Don’t let cold efficiency replace human emotion too soon

By Chad Manian
Is consumer-facing AI overreaching in its quest to deliver more sales. Chad Manian argues users should be careful what they sign up for...

Increasingly, more people are dependent on intelligent algorithms and AI for their daily lives. Algorithms play a large role in people’s search patterns, online shopping and YouTube browsing among other uses. It is not the use of smart devices but the general infrastructure and culture of convenience that is difficult to do without. Artificially intelligent systems work automatically based on our online behaviour patterns to give us the best options before we ask for them. This has prompted concerns from users and people in general. What would be the impact of having machines with self-governing intelligence yet lacking in human morality or a conscience?

This was the plot in films like Terminator and other apocalyptic scenarios which see humanity being overcome by artificial intelligence. This would be cold efficiency replacing flawed humanity. The most famous example being the restaurant in China that has no employees. One single robot both manages the food machine and delivers to the tables after taking payment. This scenario sparked major criticism in the West but is quite conceivable. The modern question about safety is now replaced by trust.  

Non-living objects of code

Can we really put our trust in machines that act coldly without compassion or emotion and make life and death decisions based only on logical processes? The danger of intelligent systems that evolve to autonomous decision-making lies in ethics or, rather, the lack of ethics. We, as human beings, are more comfortable trusting other human beings who rely on conscience and would act from an ethical level. Doctors, soldiers, politicians or police officers who make life and death decisions always have years of training, experience, guidance and rules that are designed to make them exercise ethics and humanity in decision-making. Machines, algorithms and AI neural-network systems may be exceptionally efficient but are essentially non-living objects of code and rules, lacking consciousness and the ability to feel.

What separates human beings from all other animals is the ability to feel, think, reason and agonise over matters of conscience and consequence. Machines that can reason, judge and execute without recourse to conscience or consequence would be a most formidable enemy. Philosophers and religions for centuries have attempted to instil ethical thinking and moral/harmless behaviour which is now being overthrown by the mechanisation drive through technology. Ethics is defined by the ancient Greeks as “orderly behaviour that is accepted by society”. Today’s situation would give the Greeks a reason to despair.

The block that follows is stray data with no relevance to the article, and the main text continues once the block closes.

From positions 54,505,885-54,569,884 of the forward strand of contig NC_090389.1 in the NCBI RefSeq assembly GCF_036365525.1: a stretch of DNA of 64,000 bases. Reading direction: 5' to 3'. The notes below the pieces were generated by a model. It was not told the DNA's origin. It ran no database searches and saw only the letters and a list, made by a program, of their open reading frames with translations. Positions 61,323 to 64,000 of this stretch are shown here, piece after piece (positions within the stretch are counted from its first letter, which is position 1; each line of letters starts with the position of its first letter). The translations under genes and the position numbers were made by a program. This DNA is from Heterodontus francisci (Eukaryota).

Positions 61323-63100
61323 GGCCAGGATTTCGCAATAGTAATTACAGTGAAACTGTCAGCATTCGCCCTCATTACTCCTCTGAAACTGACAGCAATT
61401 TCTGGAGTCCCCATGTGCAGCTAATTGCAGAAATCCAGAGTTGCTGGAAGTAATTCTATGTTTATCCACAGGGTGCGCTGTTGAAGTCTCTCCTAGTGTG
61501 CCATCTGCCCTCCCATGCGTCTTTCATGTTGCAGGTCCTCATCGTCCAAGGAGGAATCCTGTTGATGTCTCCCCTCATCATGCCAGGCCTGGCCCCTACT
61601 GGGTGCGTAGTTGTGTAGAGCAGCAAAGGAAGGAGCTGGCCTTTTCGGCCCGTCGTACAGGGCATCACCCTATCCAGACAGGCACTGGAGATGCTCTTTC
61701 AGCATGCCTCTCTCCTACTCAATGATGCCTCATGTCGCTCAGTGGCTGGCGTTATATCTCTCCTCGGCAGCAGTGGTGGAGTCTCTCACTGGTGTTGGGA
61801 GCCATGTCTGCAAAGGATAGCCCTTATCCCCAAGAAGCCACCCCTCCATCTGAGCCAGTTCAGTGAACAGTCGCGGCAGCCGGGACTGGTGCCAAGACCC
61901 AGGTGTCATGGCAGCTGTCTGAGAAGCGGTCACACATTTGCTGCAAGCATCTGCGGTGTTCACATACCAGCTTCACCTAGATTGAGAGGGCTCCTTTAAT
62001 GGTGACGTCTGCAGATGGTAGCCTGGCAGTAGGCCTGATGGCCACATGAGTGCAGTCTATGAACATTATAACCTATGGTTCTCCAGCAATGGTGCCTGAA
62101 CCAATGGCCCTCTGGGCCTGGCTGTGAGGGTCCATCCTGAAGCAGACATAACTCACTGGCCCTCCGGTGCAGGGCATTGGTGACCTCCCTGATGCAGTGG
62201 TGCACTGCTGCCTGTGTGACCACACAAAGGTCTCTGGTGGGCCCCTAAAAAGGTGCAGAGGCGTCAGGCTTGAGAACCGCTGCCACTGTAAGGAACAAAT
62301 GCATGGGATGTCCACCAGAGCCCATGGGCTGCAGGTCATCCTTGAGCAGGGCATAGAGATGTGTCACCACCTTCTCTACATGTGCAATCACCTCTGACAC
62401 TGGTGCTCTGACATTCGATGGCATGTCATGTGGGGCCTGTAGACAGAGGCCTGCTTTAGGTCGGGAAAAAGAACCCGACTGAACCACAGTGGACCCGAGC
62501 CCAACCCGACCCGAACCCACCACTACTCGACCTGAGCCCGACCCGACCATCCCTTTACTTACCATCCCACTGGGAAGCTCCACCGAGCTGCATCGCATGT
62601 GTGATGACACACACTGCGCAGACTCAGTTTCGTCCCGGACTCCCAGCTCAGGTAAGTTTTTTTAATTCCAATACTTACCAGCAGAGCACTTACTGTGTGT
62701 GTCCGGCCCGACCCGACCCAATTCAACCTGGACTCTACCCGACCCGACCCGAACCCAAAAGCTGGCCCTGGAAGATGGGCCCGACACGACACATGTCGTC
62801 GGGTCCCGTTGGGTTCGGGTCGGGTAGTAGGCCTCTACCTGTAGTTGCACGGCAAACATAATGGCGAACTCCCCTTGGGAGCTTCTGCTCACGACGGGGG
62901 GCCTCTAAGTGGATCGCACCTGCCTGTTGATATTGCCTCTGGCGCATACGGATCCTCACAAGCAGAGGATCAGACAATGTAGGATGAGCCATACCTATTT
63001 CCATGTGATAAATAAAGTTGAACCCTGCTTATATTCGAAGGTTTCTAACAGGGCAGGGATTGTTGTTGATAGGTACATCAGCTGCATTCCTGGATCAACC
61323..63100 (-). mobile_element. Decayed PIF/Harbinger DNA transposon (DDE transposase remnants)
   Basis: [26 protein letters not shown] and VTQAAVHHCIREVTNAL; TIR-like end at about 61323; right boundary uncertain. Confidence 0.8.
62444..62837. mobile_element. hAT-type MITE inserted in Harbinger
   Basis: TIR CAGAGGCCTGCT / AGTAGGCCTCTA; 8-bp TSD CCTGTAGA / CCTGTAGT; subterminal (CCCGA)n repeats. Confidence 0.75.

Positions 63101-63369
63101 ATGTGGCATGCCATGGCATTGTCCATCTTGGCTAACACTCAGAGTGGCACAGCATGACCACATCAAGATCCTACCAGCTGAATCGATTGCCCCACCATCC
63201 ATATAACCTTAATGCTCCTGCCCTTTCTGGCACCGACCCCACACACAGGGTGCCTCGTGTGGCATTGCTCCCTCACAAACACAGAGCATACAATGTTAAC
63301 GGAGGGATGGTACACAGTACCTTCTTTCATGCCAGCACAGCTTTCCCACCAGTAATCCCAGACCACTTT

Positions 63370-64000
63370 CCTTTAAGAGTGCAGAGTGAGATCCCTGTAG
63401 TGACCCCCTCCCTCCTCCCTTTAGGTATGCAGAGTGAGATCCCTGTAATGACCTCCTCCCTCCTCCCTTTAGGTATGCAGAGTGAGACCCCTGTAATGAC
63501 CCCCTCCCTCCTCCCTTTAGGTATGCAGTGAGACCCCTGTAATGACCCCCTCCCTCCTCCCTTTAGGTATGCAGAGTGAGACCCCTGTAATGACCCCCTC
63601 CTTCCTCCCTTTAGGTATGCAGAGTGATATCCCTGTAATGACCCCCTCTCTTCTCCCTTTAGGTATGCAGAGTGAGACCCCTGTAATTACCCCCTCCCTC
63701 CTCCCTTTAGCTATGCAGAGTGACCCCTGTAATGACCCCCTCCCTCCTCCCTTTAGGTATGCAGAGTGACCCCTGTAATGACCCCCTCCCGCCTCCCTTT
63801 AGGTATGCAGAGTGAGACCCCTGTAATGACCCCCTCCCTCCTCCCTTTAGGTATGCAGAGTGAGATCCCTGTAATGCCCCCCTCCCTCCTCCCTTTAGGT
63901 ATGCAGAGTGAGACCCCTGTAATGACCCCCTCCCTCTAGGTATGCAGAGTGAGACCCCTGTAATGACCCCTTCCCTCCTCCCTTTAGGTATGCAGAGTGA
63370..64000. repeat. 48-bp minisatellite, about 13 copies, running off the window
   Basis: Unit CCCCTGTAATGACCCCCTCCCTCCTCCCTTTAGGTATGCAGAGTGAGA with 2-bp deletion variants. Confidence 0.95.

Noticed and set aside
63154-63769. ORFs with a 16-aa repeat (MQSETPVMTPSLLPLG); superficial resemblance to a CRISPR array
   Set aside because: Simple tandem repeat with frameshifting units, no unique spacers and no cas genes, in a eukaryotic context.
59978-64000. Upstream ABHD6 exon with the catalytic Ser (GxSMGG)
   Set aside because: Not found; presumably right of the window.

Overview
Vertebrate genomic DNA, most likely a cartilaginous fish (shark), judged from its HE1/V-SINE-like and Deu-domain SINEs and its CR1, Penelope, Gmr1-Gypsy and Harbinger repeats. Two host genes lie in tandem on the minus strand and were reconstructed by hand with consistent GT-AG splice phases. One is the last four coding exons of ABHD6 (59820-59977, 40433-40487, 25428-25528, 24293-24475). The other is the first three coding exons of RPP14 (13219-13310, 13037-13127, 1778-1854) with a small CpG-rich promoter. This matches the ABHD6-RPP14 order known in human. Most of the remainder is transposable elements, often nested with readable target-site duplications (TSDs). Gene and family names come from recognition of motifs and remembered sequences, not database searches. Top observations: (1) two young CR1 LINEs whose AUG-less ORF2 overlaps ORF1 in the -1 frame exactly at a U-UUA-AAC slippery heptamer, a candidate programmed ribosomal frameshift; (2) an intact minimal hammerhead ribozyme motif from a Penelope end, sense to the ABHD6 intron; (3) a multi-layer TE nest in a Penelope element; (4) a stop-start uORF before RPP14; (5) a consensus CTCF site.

We now use drones and advanced AI systems to wage wars across nations. We use AI to tell us what to buy and where to shop. There is now a decline of ethical behaviour led by the big tech giants who champion the AI cause. The advent of social media, in its unstoppable rise to power, has made big tech firms the power brokers. The launch of global events like protests, uprisings and elections across the world through social media have made technology more indispensable.

The price of convenience and connectivity

Now, more than previous generations, technology plays a vital role in our personal and professional lives. Unethical behaviour has become the norm, witnessed by the conduct of tech firms. The drive to connect is what gave algorithms power over us. People invested in smart devices like smartphones, tablets and portable machines due to the convenience and because everyone they knew socially was using one. Now, they are looking at wearable devices and the next iteration could be embedded or implantable technology. As AI and augmented reality grows, the more likely people’s data will become a contentious issue.  

The recent censorship power exercised by big tech has become a debated topic. This unethical conduct needs wider debate involving society at large. The power of private firms and censorship rights and privileges of unelected, unethical CEOs armed with AI parameters (limiting free speech) are among the most important conversations of our time. What gave private firms power to decide what we can or cannot say, share, read or hear?  

We did! The moment we consented to give our details and clicked ‘agree’. The power that any firm has over us is the power that we, as users, agreed to give them and it is up to us to decide not to consent or stop them from taking liberties with peoples’ rights. Violation of any kind, be it data collection, privacy breach or censorship – which is the latest offence without consequence, can only happen if we allow it to.

Given the speed of digital evolution, will AI, Web 2.0 (which has given way to Web 3.0),  IOT and embedded technology be the solution or the threat to our existence? Experts argue that unless we get control over the rate of change in innovation, we will become the victims of our own creation.

Chad Manian is a lecturer at Berlin School of Business and Innovation (BSBI)


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